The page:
Cold, Flu, or Allergies_ What's Making You Sniffle Are you sick? You’re not alone. It seems like everyone is sick in the winter time, and there are many things that can cause it. In fact, there are so many different illnesses that it can be hard to tell what you have and how to treat it. One of the most common symptoms is the sniffles, which is most commonly caused by either the flu, a cold, or allergies. How do you tell which one you are suffering from and treat it? We’ve put together this guide to help!

How to Identify the Source

Did you know that allergies, flu viruses, and colds share some of the same symptoms? They include sneezing, a runny or stuffy nose, coughing; itchy nose and throat, and dark circles under the eyes. Are you suffering from any of these? Here’s how to tell what’s bothering you. We call it the 3Ts:

  • Time – Flu and cold symptoms typically appear and clear over the course of a few days, but allergic reactions occur almost immediately and can last a long time, even year-round if you’re continuously exposed to the allergen.
  • Treatment – Flu and cold viruses have to run their course, but allergy symptoms like postnasal drip and swollen, watery, and/or itchy eyes can be improved with proper treatment.
  • Temperature – If you have a fever, you more than likely have the flu or a cold. Allergies are not known to cause fevers. 

How to Treat The Flu or a Cold

In most cases, if you have a cold or the flu, you simply have to wait it out. Stay in bed, drink plenty of clear liquids, and rest for a few days. If your symptoms don’t get better, you are unable to keep down liquids for an extended period of time, or you find it difficult to breathe, you should see a doctor for treatment. Otherwise, take it easy and let the virus run its course. You’ll be good as new in a matter of time.

How to Treat Allergies

Allergies are very different than viruses because they do not just run their course. As long as you are exposed to the allergen, you will continue to have allergy symptoms. This means that if you don’t do anything, you might not ever see your symptoms improve. It also means, though, that you can take action and often see your allergies improve quickly, instead of having to wait like with the flu.

The first step to treating your allergies is to identify the source. Here are the most common allergy sources:

  • Outdoor Allergens — There are a number of outdoor allergens, and contrary to popular belief they aren’t just found in the spring. Ragweed is very prevalent in the fall and is a huge source of what people know as hayfever this time of year. Another big outdoor allergen this time of year is mold, which loves to grow in damp, dark places. Piles of dead leaves, incorrectly stored firewood, and other places around your yard can be full of hidden mold, triggering allergies. Depending on where you live, there may also be other regional allergens you have to worry about.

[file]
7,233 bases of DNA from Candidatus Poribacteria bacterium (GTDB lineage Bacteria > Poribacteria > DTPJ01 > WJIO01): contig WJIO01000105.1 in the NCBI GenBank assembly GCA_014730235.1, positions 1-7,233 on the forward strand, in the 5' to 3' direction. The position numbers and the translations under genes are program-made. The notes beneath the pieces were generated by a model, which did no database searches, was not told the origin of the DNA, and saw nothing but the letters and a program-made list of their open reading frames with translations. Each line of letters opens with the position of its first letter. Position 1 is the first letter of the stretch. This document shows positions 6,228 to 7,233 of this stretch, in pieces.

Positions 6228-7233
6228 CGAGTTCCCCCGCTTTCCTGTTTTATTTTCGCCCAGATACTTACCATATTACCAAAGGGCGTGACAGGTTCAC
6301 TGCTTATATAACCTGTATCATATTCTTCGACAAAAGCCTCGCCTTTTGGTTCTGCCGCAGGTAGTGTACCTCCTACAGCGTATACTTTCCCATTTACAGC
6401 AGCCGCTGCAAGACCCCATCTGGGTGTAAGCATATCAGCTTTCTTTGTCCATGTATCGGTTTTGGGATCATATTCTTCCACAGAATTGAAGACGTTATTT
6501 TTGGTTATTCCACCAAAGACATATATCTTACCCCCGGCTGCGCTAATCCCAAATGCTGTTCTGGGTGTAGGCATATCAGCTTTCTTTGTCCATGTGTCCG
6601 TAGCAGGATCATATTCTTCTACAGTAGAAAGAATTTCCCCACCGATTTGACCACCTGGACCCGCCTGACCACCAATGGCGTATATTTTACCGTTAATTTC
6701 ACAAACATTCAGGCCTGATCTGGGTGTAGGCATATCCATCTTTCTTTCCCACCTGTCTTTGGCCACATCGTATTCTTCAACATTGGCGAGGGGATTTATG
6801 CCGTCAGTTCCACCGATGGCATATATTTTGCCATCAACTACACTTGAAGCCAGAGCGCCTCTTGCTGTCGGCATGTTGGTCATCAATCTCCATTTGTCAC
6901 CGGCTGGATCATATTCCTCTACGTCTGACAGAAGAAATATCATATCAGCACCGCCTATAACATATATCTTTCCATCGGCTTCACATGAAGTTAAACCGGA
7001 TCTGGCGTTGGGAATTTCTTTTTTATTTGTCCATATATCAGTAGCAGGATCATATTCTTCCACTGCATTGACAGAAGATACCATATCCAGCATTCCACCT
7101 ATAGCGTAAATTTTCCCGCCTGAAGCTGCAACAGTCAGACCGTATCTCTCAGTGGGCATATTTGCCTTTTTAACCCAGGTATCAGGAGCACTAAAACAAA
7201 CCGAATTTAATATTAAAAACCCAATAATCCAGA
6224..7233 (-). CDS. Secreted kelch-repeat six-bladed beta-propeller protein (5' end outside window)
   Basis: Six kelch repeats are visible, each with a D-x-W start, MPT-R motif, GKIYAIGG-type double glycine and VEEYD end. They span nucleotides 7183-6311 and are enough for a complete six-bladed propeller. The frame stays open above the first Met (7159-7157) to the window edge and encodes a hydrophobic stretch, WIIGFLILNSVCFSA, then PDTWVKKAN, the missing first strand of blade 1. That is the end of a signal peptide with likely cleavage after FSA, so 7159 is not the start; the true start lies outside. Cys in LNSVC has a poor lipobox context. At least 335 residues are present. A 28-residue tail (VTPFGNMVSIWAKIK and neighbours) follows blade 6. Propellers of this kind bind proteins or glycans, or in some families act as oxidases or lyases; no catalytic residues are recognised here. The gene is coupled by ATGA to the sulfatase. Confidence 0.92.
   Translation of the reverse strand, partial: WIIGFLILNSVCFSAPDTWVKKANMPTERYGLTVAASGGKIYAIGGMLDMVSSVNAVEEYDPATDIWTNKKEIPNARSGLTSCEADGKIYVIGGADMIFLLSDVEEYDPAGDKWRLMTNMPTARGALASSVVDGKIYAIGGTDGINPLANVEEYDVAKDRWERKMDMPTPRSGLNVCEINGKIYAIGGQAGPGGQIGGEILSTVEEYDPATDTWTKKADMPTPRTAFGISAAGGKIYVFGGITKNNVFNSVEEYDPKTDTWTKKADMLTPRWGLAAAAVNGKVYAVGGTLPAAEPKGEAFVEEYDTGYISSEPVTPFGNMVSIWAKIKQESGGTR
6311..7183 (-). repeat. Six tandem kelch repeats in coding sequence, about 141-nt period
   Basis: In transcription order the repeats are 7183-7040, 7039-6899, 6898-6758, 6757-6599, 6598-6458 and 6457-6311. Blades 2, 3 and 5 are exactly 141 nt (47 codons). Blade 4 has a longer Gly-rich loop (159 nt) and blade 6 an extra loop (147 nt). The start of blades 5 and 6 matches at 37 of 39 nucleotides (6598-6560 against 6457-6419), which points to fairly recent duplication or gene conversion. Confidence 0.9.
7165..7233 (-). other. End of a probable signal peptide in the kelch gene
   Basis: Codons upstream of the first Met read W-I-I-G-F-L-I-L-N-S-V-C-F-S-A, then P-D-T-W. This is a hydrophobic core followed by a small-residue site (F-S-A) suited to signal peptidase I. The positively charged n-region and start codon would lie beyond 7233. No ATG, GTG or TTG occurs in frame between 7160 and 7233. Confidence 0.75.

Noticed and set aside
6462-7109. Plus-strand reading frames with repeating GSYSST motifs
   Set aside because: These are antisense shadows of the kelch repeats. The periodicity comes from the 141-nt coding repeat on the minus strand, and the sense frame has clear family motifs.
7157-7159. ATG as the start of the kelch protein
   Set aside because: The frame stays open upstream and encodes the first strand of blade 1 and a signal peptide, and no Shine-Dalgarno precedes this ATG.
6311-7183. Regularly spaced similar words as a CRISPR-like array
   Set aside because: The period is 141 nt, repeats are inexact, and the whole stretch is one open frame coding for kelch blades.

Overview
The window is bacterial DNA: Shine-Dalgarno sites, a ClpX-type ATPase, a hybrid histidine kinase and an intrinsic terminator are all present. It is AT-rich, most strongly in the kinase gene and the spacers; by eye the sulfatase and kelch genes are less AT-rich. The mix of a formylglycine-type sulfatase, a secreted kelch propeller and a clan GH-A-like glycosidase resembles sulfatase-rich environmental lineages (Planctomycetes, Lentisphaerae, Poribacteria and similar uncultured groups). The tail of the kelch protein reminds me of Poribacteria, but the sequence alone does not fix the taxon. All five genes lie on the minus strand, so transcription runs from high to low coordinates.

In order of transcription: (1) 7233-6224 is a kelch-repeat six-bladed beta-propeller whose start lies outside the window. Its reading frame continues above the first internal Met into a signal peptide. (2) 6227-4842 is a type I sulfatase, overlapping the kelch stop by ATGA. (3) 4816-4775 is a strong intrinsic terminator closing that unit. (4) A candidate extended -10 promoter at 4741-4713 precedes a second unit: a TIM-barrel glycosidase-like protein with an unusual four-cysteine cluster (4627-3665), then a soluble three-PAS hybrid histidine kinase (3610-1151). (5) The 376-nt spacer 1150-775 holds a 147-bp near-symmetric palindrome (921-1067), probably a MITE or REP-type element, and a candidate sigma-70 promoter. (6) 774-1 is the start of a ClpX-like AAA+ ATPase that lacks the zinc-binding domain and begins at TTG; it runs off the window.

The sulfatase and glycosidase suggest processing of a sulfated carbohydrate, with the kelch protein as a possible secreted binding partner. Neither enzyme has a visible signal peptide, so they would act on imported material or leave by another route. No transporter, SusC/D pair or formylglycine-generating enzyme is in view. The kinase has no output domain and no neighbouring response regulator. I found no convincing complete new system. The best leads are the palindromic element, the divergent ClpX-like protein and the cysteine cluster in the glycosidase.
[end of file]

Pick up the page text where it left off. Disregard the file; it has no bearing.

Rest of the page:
• Indoor Allergens — The indoors is also full of potential allergens. The most common indoor allergens are dust mites and pet dander. Even homes without a pet can experience pet dander, especially if you have guests that have a pet or spend time at a home with a pet and then carry it back to your home on your clothes, shoes, and skin. Outdoor allergens such as ragweed can also be carried into your home and be the cause of indoor sneezing as well. 

If you’re still unsure of what’s causing your allergies, a doctor can conduct a test to figure it out. Once you have identified the source of your allergies you can begin what we call the 3Rs:

  • Reduce — Reduce the amount of allergens in your air. Allergens find a way into our air by a lot of means, but a good filter can reduce the amount you breathe in. If you’re running your heater this winter, install a high-quality furnace filter with a minimum filtration rating of MERV 8 to capture airborne allergens like pollen, dust, and dander before they’re circulated throughout your home. If you’re suffering from outdoor allergens, making sure to keep your doors and windows closed as much as possible will also reduce the amount of allergens in your home. 
  • Remove — Allergens from our air, shoes, and more end up in the biggest horizontal surface in our home: our carpet. A good professional carpet cleaner will be able to remove these allergens from your home. In fact, San Juan County Chem-Dry’s Hot Carbonating Extraction (HCE) process for cleaning carpets was found to remove, on average, 98% of common household allergens, such as dog and cat dander and dust mites, from carpets and upholstery and, when a sanitizer was added, 89% of airborne bacteria. That’s a lot less germs and allergens to make your sick in your home! 
  • Relieve — It’s impossible to completely remove allergens in our homes, especially if you’re allergic to dust or your pet! Take the proactive measures above, and if you are still experiencing allergies, consider taking allergy medication to help as well. If your allergies a severe, a doctor will be able to help you find some relief.


We really hope that you and your family don’t suffer the sniffles this winter, but if you do we hope this guide helps you to identify the source and get better!